Fighting Glenneldhis takes some careful consideration and planning.  Mobility is important, since dodging terrain can be fairly easy if you stay on your feet.  Since ioata are constantly healing it, picking them off can help keep damage and debuffs on Glenneldhis, but picking them off slowly leads perfect ioata, which provide small stacking healing auras to all enemies.  If you simply ignore the ioata, you’ll have to beat your way through hordes of status effects against a foe that is constantly regenerating.  Neither is a great option, but that’s what makes Glenneldhis such a unique challenge.

As Glenneldhis begins succumbing to rot, it’ll start slowly losing life on its own,changing the flow of battle drastically.  Mobility becomes restricted but still important, since the field begins filling with hazardous terrain while still lashing out at you.  The ioata slowly turn from inflicting annoying status effects to becoming the primary source of damage.  The infected ioata’s aura helps kill off the other ioata, but at this point in the fight they’ve basically all become living grenades anyways.

As a unique creature, Glenneldhis doesn’t innately have a weakness and requires you think on your feet, adapting and responding to his various means of attacking.  A good mix of various strategies such as high mobility, area of effect damage, resistance to status effects, high burst damage, and high survivability should greatly aid your endeavor.

Dungeon Obliterator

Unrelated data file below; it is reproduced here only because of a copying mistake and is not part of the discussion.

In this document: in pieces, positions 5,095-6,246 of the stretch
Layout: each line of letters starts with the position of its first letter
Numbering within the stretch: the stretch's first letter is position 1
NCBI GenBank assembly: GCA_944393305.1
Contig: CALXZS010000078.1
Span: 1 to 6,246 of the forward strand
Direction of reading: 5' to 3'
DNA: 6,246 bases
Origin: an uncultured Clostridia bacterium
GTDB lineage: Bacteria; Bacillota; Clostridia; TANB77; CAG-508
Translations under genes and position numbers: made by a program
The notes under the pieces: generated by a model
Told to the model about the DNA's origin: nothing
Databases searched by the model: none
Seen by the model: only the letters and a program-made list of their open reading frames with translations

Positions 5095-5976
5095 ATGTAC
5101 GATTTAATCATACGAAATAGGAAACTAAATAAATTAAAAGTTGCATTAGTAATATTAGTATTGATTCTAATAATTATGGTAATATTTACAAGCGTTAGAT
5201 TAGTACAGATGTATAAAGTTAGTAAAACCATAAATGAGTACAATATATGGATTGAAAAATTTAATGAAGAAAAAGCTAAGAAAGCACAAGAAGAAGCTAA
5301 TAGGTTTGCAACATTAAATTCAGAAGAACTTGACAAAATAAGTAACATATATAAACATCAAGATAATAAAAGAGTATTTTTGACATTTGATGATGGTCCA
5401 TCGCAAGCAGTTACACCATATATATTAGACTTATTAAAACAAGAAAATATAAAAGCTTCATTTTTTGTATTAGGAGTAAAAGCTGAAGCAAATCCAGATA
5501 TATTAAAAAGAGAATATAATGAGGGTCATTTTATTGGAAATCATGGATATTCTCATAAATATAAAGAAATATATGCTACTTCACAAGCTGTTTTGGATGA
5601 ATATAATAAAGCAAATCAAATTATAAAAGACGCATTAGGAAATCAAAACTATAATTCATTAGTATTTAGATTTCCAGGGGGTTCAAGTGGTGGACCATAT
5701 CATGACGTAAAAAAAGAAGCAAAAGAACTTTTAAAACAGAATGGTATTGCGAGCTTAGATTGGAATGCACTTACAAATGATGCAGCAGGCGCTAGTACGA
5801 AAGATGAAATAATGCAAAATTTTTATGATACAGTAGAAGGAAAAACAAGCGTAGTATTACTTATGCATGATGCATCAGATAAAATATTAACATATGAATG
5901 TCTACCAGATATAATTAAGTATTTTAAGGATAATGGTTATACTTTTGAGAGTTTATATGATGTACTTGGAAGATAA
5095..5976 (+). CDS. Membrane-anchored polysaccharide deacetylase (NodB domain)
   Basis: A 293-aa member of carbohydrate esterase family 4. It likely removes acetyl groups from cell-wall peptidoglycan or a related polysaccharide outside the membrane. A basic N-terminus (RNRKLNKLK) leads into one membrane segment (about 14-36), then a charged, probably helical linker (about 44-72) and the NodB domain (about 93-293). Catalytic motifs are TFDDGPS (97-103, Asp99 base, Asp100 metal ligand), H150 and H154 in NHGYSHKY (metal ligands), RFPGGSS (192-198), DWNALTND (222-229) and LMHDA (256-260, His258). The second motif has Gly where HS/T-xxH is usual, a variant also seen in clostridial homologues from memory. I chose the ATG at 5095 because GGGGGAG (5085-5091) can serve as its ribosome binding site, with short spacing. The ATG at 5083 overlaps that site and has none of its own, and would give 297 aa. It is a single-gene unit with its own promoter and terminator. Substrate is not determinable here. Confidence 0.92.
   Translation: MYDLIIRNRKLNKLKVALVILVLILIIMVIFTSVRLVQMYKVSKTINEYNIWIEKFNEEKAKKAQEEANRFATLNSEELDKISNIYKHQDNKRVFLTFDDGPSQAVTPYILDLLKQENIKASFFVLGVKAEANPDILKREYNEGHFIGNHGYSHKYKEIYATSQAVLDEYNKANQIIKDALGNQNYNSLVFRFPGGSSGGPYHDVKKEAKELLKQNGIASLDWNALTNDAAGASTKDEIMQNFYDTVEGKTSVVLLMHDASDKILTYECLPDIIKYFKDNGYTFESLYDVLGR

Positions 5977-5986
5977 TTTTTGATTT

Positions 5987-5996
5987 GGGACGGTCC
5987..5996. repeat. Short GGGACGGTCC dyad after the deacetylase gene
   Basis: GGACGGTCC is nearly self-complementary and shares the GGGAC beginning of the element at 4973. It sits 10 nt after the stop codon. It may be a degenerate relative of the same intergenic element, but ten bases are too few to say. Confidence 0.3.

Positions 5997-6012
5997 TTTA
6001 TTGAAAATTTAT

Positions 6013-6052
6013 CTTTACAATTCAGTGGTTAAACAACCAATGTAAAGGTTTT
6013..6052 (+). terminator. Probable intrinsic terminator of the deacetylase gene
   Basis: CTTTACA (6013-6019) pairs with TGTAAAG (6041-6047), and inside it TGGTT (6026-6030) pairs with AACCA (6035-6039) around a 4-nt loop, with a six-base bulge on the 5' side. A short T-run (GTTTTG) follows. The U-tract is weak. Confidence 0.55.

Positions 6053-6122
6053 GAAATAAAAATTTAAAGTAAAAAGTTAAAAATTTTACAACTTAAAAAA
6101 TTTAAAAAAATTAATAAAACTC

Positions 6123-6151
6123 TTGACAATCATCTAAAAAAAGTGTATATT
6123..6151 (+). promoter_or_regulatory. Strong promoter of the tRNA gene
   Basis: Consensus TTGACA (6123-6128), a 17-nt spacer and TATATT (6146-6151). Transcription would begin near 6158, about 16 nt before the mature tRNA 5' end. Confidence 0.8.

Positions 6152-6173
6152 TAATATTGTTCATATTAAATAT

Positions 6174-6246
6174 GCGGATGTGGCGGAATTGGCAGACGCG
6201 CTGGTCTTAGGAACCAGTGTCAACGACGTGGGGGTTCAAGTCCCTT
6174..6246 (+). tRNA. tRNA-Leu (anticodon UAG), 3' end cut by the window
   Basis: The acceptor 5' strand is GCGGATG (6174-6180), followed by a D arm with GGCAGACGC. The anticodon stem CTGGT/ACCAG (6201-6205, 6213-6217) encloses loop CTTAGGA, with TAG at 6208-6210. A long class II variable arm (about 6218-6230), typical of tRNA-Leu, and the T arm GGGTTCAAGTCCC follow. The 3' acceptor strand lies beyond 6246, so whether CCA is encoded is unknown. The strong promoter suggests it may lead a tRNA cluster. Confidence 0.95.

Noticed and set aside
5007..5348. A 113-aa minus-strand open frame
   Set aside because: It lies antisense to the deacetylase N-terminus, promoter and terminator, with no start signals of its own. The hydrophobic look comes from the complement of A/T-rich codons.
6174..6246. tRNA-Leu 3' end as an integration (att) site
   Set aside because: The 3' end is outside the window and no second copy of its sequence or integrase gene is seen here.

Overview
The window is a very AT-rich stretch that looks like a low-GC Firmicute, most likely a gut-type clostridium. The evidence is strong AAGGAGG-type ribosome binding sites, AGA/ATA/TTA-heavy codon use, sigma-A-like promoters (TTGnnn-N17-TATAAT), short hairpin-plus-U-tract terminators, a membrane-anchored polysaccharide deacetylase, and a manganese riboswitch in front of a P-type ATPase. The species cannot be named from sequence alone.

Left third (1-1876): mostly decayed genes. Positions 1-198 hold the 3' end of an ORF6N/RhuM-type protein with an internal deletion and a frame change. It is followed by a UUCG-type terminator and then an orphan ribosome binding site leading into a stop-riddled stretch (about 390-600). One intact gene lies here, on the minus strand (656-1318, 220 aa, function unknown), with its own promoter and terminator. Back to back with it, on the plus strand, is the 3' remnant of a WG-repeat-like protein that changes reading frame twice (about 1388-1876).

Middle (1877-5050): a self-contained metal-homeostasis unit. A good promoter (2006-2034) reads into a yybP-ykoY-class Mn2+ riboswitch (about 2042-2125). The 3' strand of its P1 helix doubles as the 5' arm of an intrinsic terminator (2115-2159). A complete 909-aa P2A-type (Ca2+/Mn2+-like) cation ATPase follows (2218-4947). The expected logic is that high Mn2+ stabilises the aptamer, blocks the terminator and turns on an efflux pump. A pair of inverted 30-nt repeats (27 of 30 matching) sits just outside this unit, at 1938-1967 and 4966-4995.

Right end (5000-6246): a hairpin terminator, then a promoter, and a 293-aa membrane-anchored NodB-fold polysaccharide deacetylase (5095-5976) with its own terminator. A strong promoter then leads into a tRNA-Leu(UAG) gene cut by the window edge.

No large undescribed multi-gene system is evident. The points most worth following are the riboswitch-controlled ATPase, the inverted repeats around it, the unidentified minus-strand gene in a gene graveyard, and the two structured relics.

…because who has time to crawl through a dungeon?

With all the hype surrounding Diablo III and my PC under repair, I’ve been poking at the Diablo III skill planner a good bit.  For those of you who didn’t know, I absolutely love mechanics, and I enjoy reading about how a game works almost as much as I enjoy playing them.  So it got me thinking, what’s something that hasn’t explicitly been done in a dungeon crawler before, and what type of theoretical class would I enjoy playing?  This is my idea for a brute-force style character that almost literally plows through dungeons.

The dungeon obliterator is your typical eight foot tall pile of muscle wielding a giant two-handed weapon that looks like it should be impossible to swing.  Heavy armor slows the obliterator down too much, and he prefers leather armors for faster face-checking.  While the obliterator is a seasoned adventurer that tears through dungeons, he still views magic as a sissy fairy art and refuses to use it unless it makes his weapon extra shiny.  Everybody likes shiny.

Equipment type: Non-magical, except for weapon
Weapon type: Any heavy two-hander
Armor type: Leather/hide or lighter

Dungeon obliterators emphasize their ability to simply tear through a dungeon, rather than carefully traverse it.  Relying mostly on their bread-and-butter two hander, most of the obliterator’s abilities are passive.  Here are some ability ideas that an obliterator could use to rip dungeons a new one.

-Stupid useless enemies and obstacles always get in the way of the big fun ones, and raw damage is usually the best way to tear minions into pieces with a single blow.